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School crossings: Let's not lose our lollipop people

Maria McCarthy / 07 September 2018

In the late 1940s 'lolliop people' became a friendly and familiar sight at school crossings across the UK - but where are they now?

An arm of a lollipop person holding out the stop sign at a school crossing

Lollipop people, or school crossing patrols (SCPs) as they are now known, have been around for many years. The first one was Mrs Hunt, who was appointed by Bath City Council in 1937 and worked outside Kingsmead School. The concept gained ground in the late 1940s and 'lolliop people' became a friendly and familiar sight across the UK.

There have been sartorial changes over the years. Initially patrols wore white coats and peaked hats and carried red torch signals which were later exchanged for black and white rectangles with 'Stop Children Crossing' on them. The round lollipop sign was introduced in the 1960s and the uniform changed to the familiar yellow coat in 1974. It now also includes a peaked hat with the option of headgear appropriate for particular religions such as a turban. 

Originally the police ran the School Crossing Patrol service but in 1974 it was transferred to local authorities and in 2000 SCPs were authorised to help adults as well as children cross the road. The law states that when a patrol raises their sign - even if they have not yet stepped out into the road - a driver must be prepared to stop. Once the patrol is on the road and displaying the sign drivers MUST stop and not proceed until the patrol and any accompanying children or adults have cleared the road. 

Disobeying the SCP's sign can mean three points on your licence and a fine of up to £1000. 

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Fewer lollipops to go round

The number of 'lollipop people' safeguarding our roads is sadly dropping. School Crossing Patrols are a discretionary rather than statutory service and over the past decade they have been facing cuts by cash-strapped councils.

'The form the cuts take can vary,' explains Richard Hall of Road Safety GB. 'For example, patrols that retire may not be replaced, or patrols are removed from sites where there are light-controlled crossings and so on.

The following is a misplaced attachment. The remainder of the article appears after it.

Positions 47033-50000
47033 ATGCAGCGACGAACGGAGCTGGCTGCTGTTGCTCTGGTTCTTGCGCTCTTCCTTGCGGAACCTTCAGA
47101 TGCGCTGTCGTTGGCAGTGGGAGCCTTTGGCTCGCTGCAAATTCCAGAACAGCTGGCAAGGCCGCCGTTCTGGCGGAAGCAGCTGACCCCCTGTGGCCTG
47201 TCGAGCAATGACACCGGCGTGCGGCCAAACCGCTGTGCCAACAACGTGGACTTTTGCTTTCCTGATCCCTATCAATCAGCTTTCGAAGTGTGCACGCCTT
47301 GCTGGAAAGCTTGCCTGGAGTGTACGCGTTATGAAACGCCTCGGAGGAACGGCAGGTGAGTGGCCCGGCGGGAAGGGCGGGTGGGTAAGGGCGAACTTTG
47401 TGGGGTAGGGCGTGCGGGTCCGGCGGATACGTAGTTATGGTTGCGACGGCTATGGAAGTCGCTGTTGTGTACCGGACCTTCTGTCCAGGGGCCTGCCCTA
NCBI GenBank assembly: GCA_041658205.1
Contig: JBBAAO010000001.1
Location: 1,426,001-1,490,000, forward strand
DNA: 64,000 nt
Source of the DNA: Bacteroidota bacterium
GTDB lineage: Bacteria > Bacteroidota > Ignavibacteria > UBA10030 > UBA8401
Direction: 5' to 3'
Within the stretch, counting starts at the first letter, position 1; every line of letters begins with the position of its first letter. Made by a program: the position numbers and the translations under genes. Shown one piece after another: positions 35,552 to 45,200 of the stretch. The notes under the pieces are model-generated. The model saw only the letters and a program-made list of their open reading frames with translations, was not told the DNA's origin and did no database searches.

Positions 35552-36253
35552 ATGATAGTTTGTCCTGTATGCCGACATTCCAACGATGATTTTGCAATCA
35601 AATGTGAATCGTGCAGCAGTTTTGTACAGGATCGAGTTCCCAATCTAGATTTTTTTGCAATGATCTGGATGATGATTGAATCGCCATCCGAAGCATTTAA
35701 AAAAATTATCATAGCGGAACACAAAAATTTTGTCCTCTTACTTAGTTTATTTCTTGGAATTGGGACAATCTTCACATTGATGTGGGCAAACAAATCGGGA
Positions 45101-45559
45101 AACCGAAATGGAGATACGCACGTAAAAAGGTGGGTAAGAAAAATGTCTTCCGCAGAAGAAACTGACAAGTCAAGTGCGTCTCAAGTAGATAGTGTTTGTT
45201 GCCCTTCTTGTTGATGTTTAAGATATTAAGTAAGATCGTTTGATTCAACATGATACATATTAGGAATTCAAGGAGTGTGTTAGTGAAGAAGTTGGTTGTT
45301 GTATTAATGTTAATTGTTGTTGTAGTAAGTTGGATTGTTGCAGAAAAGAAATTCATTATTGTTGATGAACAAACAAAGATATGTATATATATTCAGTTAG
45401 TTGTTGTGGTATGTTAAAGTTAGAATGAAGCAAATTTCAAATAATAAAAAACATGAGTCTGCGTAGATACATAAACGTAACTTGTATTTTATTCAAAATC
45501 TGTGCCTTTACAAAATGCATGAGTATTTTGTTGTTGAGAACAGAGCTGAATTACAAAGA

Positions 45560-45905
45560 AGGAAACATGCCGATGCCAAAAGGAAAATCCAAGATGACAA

‘Increasingly schools are urged to find ways of funding the service but they are understandably reluctant to do so as it will mean their budget for education is depleted.'

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Dr Rachel Lee, Policy and Research Co-ordinator at the charity Living Streets says, 'At Living Streets we are concerned about the effect that the reduction of SCPs is having on road safety and also the way it influences decisions about how children make the journey to school.

‘The government realises the importance of tacking childhood obesity and one obvious way in which children can become more active is by walking to and from school rather than being driven. This benefits everyone, as not only does cutting back on the school run reduce congestion and air pollution, it also normalises walking and encourages children to see exercise as an integral part of their day.

‘However, one of the most significant barriers for children walking to school is crossing the road safely. Parents with older children who could potentially walk to school will be reassured by the presence of an SCP who will watch out for the children at the most dangerous part of their journey, namely crossing the road. They know that the SCP is both authorised to stop traffic and trained not to lead children across until it is completely safe.